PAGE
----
Lawyers Secure Interim Payment Allowing Dad To Access Specialist Rehabilitation He Requires
A pedestrian who suffered a traumatic brain injury when he was knocked down by a motorbike in central London has spoken for the first time about his battle to return to health.
Jack Castle-Jones suffered a catalogue of injuries including a fractured skull, a bleed on the brain, fractured cheekbone, broken right knee and collapsed lung when he was involved in a collision with a bike outside Baker Street tube station in Marylebone Road.
The 29-year-old spent two months in hospital, including in intensive care, following the crash which happened when the dad-of-two was walking to work.
Jack, who has been unable to return to his job in construction since, instructed expert serious injury lawyers at Irwin Mitchell to investigate and help him gain access the specialist rehabilitation he requires.
Now, after the legal experts agreed a settlement on liability with the representatives of the motorcyclist and secured an interim payment, Jack has revealed how he is beginning to look more positively to the future.
Expert Opinion“The consequences of the collision and the devastating injuries he suffered have had a tremendous impact on Jack’s life, and the lives of his family.
“Jack has made significant progress considering the seriousness of his injuries, however, he still faces a lengthy battle to try and overcome his injuries the best he can.
“While nothing can make up for what has happened, we are pleased to have secured the interim payment, allowing Jack to access the specialist therapies and support he requires to maximise his recovery.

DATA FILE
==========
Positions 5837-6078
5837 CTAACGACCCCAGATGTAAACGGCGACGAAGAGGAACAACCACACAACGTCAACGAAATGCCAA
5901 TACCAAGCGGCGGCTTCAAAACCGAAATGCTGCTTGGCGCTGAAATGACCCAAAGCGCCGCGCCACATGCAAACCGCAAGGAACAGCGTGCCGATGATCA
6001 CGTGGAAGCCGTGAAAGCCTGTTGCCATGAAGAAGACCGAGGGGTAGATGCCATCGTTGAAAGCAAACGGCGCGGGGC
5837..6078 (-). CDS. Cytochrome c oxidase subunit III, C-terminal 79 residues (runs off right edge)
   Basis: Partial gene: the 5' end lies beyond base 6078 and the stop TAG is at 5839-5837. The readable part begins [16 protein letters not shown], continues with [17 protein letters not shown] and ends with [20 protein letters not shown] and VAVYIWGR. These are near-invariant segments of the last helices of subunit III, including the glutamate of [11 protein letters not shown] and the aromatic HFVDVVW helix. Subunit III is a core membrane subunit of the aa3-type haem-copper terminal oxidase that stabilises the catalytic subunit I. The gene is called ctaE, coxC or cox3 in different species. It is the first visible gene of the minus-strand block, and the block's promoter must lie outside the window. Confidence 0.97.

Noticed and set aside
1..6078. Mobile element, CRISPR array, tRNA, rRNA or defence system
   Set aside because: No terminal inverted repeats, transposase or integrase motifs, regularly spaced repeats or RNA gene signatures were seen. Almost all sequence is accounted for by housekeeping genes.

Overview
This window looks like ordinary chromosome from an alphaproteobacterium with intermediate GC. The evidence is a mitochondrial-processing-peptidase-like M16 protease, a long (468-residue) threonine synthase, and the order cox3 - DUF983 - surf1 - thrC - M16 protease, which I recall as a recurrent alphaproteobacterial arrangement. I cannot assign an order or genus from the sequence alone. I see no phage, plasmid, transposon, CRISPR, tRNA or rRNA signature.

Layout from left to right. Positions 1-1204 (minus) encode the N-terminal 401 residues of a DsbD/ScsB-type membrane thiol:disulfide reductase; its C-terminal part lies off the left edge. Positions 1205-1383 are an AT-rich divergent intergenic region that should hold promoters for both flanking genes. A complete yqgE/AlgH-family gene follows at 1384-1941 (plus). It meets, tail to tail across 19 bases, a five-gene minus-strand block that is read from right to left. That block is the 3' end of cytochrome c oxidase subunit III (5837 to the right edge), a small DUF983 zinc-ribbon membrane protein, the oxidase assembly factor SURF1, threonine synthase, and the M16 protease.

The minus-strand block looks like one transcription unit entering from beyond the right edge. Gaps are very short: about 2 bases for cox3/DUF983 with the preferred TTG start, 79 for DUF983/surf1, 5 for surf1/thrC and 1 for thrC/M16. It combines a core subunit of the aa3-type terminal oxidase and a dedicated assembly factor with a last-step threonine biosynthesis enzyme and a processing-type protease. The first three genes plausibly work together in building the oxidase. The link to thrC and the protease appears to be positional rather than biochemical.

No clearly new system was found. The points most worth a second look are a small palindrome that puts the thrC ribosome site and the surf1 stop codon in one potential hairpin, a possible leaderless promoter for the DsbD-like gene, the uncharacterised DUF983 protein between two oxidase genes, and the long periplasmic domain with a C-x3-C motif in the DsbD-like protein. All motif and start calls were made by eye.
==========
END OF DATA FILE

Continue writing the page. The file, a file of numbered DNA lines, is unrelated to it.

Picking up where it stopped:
“We will continue to support Jack throughout his recovery. It is vital that all road users pay attention at all times to help reduce the number of people serious injured in accidents.” Peter Lorence - Senior Associate Solicitor
Jack, of Watford, was attempting to cross Marylebone Road at around 7.30am on 2 November, 2017, when he was involved in a collision with a motorbike.
He was taken to St Mary’s Hospital where he underwent life-saving brain surgery. He was transferred to Watford General Hospital on 10 December before he was admitted to Blackheath Brain Injury Rehabilitation Centre on New Year’s Day, 2018.
Jack is now living with his parents Karen and Steve Lockwood. He still suffers behavioural, memory and mobility problems as well as fatigue following the collision.
He has also gone on to suffer from seizures and has been diagnosed with epilepsy.
Police investigated the collision but decided not to prosecute the motorcyclist.
However, following investigations by Irwin Mitchell which indicated the motorcyclist was travelling at 48mph in a 30mph zone moments before the collision, insurers agreed a settlement on liability.
Jack said: “My injuries meant that it was not just the events leading up to the collision that I could not remember, but also many things that happened months beforehand.
“My injuries have had a huge impact on my life. I miss working and doing many of the things such as playing football and boxing, things that I used to take for granted.
“I have trouble concentrating when people talk to me and I get tired really easily too. I also don’t like going out alone too, as I find it makes me really anxious.
“It is difficult not knowing what the future holds, but I’m trying not to think about it too much. I’m young, so I’m trying to stay focused on my recovery. I am determined to make a recovery and get myself back to work, while I also want to get to a point where I can play more with my son, Ollie, and kick a ball around with him.”
He added: “I understand that accidents happen, especially when on the road, but it was an accident that could have cost me my life.
“I’m just so grateful for the great medical care and support I received from St Mary’s. From what I have been told about the accident and how bad my injuries were, the hospital probably saved my life.
“I now just hope that my experience acts as a warning to all road users to take care at all times.”